Unfortunately, the only reasonable options are Apple and Google, who are essentially just as bad.

jimain's picture

The new OS is an improvement in many ways over the old one, but I really would like to use the Excel features that got lost in the upgrade process. Also would like to be able to process my photos from the last 20 years as I used to, and it'd be nice to handle new ones the same straightforward way. Instead, I have to deal with a system dumbed down to work with smart phones. Nothing new -- this happened in all upgrades wince Windows 3. Adapt to it, again.

davolente_10330's picture

I've just had the screen resolution on one of my machines go west after the dreaded update, which seems to be a common complaint. Black vertical bar suddenly appeared on the right all by itself and I'm now left with only three resolution choices, none of which match my wide-screen monitor. Googled until I'm blue in the face, tried older adapter drivers and, so far, nothing doing. At the moment, running on the best choice, which at least fills the screen but everything is stretched horizontally. Intel scanner says there are no updates. Hmm. Other update settings seem to over-write personal ones with default values, like keyboard layout (mine reverted to the USA layout), reverting to password access from other machines on my network (had me fooled for a while the first time) and other little foibles. This should NOT happen on an update! Why should I have to go through the beast, changing everything back again? If a setting has been changed from default, it's been done for a specific reason and I don't want MS thinking they know better. They SHOULD give compensation, in my opinion and they are certainly NOT the flavour of the month with myself at present. This latest large update has been a bit of a farce, in my opinion.

Dennis Faas's picture

Sometimes it's easier to fork out a bit of $ for a new video card if the system you're using is old and the manufacturer is not producing any more driver updates. I suggest an Nvidia GTX 1030 if you have a small budget but the 1050ti is excellent entry level card if you want to do some gaming.

davolente_10330's picture

Thanks. Yes, I did mean to add that it looks like I might have to install a card, rather than use the on-board graphics (been there - done that!), as I have got no further with my investigations, but how can I ensure that the beast will actually work as intended with the Win 10 "update" in place? To be fair, in all the years I have been dabbling (since Win 95) this is the worst situation I have come across. Seems operating systems have got way too complicated and there's no way one size fits all with so many different manufacturers around these days.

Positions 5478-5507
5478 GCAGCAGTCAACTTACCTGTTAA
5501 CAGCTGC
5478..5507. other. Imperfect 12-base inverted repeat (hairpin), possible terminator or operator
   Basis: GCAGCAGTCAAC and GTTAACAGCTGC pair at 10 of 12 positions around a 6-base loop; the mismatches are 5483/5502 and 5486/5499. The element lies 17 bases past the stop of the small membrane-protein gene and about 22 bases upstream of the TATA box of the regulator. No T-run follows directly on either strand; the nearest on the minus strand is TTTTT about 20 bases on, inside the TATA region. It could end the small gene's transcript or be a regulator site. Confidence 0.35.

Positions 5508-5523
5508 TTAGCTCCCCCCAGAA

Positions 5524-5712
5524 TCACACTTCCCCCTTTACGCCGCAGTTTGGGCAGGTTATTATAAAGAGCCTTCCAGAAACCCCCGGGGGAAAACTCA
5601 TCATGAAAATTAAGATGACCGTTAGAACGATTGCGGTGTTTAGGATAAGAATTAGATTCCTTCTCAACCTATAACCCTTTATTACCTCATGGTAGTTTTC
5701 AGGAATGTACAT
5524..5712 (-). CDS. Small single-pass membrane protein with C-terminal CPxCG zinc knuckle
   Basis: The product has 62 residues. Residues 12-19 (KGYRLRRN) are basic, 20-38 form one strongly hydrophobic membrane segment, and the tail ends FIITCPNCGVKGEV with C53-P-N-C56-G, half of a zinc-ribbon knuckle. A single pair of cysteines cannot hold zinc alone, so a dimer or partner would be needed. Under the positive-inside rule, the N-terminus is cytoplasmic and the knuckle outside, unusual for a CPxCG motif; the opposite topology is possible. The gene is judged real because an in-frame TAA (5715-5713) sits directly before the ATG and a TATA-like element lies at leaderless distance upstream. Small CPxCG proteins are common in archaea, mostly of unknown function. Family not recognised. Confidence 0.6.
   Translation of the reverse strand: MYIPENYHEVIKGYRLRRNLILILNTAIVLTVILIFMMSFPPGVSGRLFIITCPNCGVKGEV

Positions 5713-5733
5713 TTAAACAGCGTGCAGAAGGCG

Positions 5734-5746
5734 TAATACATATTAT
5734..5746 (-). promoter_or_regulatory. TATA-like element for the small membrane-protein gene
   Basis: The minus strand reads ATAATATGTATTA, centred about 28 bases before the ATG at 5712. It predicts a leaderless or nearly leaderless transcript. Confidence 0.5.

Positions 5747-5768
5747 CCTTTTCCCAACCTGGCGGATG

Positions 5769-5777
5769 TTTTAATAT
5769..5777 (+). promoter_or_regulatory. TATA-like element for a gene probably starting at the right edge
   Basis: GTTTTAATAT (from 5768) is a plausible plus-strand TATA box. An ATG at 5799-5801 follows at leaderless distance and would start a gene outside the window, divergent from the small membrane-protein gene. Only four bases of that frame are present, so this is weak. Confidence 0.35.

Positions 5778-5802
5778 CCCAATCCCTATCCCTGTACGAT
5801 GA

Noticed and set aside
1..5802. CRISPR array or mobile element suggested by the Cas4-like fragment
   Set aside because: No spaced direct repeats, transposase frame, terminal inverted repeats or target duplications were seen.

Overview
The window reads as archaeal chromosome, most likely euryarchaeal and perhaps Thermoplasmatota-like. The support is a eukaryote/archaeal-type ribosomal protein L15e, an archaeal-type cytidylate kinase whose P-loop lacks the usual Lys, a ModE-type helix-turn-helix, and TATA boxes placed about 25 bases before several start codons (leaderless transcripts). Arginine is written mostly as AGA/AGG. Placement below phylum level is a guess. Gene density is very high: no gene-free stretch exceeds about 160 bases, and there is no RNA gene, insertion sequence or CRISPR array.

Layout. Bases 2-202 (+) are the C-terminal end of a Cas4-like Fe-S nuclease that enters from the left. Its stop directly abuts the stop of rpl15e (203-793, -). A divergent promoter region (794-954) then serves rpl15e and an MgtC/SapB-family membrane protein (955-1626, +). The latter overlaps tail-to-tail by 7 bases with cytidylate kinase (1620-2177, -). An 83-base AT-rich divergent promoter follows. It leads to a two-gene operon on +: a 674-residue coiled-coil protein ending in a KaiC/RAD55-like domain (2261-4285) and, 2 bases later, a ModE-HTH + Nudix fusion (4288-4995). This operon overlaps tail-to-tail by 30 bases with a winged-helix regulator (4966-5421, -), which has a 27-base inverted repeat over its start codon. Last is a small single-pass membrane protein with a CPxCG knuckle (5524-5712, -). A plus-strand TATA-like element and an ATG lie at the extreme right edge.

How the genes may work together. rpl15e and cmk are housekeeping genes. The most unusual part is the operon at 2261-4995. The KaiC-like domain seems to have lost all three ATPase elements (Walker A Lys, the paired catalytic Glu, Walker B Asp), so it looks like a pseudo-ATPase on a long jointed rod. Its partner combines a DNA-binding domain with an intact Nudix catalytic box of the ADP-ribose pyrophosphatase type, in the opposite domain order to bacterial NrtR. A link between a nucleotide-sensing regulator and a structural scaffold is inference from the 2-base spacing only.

Dennis Faas's picture

I have the EVGA 1050ti SC 4GB (half card) and the EVGA 1080ti 11GB hybrid water cooled and they work great. Nvidia has the best support for driver updates. AMD does not. Trust me, this should fix your problem. I suggest you get it from Amazon (use the link provided) as they have a return policy whereas most other places like Newegg won't take it back.

kitekrazy's picture

No shortage of those complaints on google. The evolving OS creates problems for Windows and Mac users.

I'd rather go back to buying upgrades than the mess they have created.

1803 has created plenty of problems. I'd prefer Windows Update Never.

Greg1956's picture

Yes would have to agree.

Every build resets my Network parameters and sharing.
Now have text file with the list of items to fix after each build.

No build has installed faultlessly, all have hung, so download the ISO to a DVD-RW and install.

And for my daughters laptop, write it to a USB stick and install.

Latest builds 1709 and 1804 both come with Unexpected Kernel Error Trap issue.
Since I have an all-in-one motherboard and up to date drivers, I should not see this issue but I do.

I have had to switch into Test mode so it will accept some piece of software/driver that the OS doesn't like.

Microsoft's answer of fixing the software that I haven't changed, because the OS is broken is not an acceptable excuse.

I would happily go back to a version that behaved, and I accept the improvements to security via constant updates. But really, you broke it, you fix it.

Too many hours lost trying to find an imaginary item that is causing it, because the only change I've had is a new build.

Did this hit a nerve, yep certainly did.

Greg

wysetech2000_6856's picture

I think Microsoft should be more responsible for what they put out there especially for the consumers who had Windows 10 forced on them. At the same time people are trying to get the best results on older equipment and you can't expect Microsoft to support older computers forever and that includes monitors, graphics cards,older software etc.

I have windows 10 pro installed on an 8 year old computer as a test unit. It has a solid state drive and 6 gigs on memory. I have had Windows 10 on it since day one and have had very few problems with it but i just don't like it.
The computer is faster than with Windows 7 installed. The support ended for the graphics card so the screen resolution is not perfect however.

My newer machine is still running Windows 7 pro and it will have until the bitter end.